One day long, long ago when Jim and I lived and worked at Kimball Union Academy, I was walking my toddlers into the school’s dining hall for lunch when the head of buildings and grounds passed me. He was rolling the top of a very large oak table out of the dining hall.
“Where’s that going?” I asked. It was not a completely innocent question as it looked to me like he was getting rid of the table, and I had need of one.
“Why? Do you want it?” he answered. “We’re replacing these old tables with new ones.”
And so an apparently chance encounter brought us a kitchen table that would drive the layout of our entire farmhouse.
A solar engineer designed our house. He was nothing if not a minimalist. As a very tidy bachelor he lived by the rule of use it or lose it. Somehow he imagined our family could be as sleek and organized as he was, so he designed us a house that had no extra space and almost no closets. Somehow the miracle of building a house made us see everything with rosy colored glasses- even a house design with no storage space- so we blithely built this house to our solar engineer’s specs.
The saving grace in the design was that I had insisted the solar engineer create a place for this table which was a whopping five feet in diameter. Apparently it was the only moment of clarity I had in the whole design process.
Begrudgingly, the solar engineer made enough room for the table though not enough room for chairs around the table. This meant we had a relatively spacious space for eating compared to say, the 2.5′ X 5′ downstairs bathroom he designed which literally was too small for a regular sized toilet or a regular sized sink (or really a person).
When you stood up from the toilet you were in danger of banging your knees or chin on the tiny pedestal sink we squeezed in. Ask all the staff that have ever worked here, and they will have something to say about that charming bathroom. Ask them how happy they were when we tore out the bathroom ( and I use the word bathroom loosely) and built the staff their very own commodious bathroom by robbing some space from our already peculiarly narrow living room (after all when your living room is also way too small, why not make it smaller?).
Anyways, back to the topic at hand-our mighty oak table. For twenty five years we packed people around this behemoth. It comfortably seated eight or ten but we fit up to fourteen around its circumference for big meals like Thanksgiving. With six Sheehans around it on a daily basis, it felt large but not too large.
The table got a lot of action. The children never went to their tiny closetless rooms except to sleep, so in between meals, the table’s surface was almost always covered with homework, art projects, snacks and a cat or two. I liked that we had one place we could gather AND FIT!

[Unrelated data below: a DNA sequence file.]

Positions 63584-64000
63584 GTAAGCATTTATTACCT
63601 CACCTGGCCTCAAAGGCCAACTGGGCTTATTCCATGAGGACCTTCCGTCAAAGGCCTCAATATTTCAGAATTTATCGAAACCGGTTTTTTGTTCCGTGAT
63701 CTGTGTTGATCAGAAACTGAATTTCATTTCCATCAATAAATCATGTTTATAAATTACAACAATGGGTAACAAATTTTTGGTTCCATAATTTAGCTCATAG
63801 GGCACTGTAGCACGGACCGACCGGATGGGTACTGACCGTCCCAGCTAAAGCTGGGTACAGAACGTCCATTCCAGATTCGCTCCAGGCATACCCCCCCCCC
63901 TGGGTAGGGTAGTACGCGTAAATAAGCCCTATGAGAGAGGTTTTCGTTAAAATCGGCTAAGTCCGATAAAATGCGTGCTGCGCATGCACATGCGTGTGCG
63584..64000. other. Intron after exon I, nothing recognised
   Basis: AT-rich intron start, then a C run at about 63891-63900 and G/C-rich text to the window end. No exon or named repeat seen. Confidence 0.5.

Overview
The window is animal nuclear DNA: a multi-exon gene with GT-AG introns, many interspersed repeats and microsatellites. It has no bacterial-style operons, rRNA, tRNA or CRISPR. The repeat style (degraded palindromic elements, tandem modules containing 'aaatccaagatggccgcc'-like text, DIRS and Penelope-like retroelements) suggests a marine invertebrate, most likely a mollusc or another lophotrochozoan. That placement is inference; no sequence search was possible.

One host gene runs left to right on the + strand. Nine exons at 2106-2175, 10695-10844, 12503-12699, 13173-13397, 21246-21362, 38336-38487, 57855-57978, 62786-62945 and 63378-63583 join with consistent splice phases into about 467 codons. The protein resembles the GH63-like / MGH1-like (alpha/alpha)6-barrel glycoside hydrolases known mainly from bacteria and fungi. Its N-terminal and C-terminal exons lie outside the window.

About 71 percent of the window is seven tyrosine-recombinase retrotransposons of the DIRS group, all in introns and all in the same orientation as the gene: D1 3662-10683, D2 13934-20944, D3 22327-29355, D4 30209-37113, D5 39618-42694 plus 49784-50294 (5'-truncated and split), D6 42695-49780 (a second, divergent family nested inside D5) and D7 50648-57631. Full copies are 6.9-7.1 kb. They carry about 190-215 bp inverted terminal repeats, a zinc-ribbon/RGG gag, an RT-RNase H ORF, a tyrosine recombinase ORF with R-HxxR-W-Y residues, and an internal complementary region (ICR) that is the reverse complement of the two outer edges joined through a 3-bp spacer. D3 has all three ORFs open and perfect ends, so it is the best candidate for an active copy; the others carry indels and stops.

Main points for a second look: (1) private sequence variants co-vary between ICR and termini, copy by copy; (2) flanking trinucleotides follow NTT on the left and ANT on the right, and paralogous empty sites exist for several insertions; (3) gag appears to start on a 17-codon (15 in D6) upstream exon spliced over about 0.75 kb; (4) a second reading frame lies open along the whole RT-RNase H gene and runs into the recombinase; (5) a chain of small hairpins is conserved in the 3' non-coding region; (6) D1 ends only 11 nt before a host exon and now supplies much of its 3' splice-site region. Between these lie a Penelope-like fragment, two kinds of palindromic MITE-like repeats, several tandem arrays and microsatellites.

Yet when our census went down, this large expanse of a table began to feel out of scale. With just me and Jim at our super sized table we needed a man servant to pass the salt from one of us to the other. But a replacement tiny table (in a scale appropriate to the rest of the house) felt like it would bring its own problems. There were still plenty of moments when all the staff was in the house gathered for a meal or all the kids were home and then we needed the equivalent of our big oak wonder. Our solar engineer could not fathom the idea of a dining room for special occasions so of course we didn’t have one of those to fall back on.
We needed an odd solution.
And we settled on one. We knocked out the island between the cooking area and the eating area to make a blissfully larger open kitchen, and then we had a local carpenter make us three lovely maple kitchen tables.
Blame it in Downton Abbey. In the servant’s dining room at Downton there are two kitchen tables pushed together to form one long expanse. This gave us the idea of making these three modest sized rectangular tables that could be reconfigured based on the circumstances.
With a big crowd, we line up all three tables and it looks like Downton’s staff dining table only less tea and more vegetables.
With a medium size crowd we make a big square with two tables and leave the third as a prep table near the stove.
When it is just me and Jim, the prep table stays in place, one table sits in all its glory in place of the oak behemoth and the third table goes into the playroom next to the greenhouse where we use it to fold laundry, because, of course, there is no space for folding laundry near the washer and dryer ( Frankly I feel lucky the engineer believed some people might need a washer and dryer- I am sure he made a more ecological choice and either had no dirty clothes to wash or had his less green girlfriend do his laundry for him at her home that broke his rules and had modern conveniences).
But, after twenty five years wondering what on earth we were thinking when we signed off on the original houseplan, the house finally really fits us. With just two of us in the house, the minimalist’s design works splendidly. The tiny bedrooms are perfect for company coming and going and a dining room would be just more space to heat. We’ve solved the bathroom problem and who really NEEDS a living room? The only thing rogue is our three tables and that is one excess I am keeping.
A young Will at the original behemoth, enjoying an egg standing on end on the Spring Equinox.
Here’s the mighty oak expanse with an entire gingerbread village on top and a three person garden bench that appears to be swallowed by the table.
Here are new table one and new table two in use at the holidays for domino runs. Note stainless steel bowls for musical effect at the end of the runs.
Here is the stretch of all three tables set for Thanksgiving dinner, their big moment.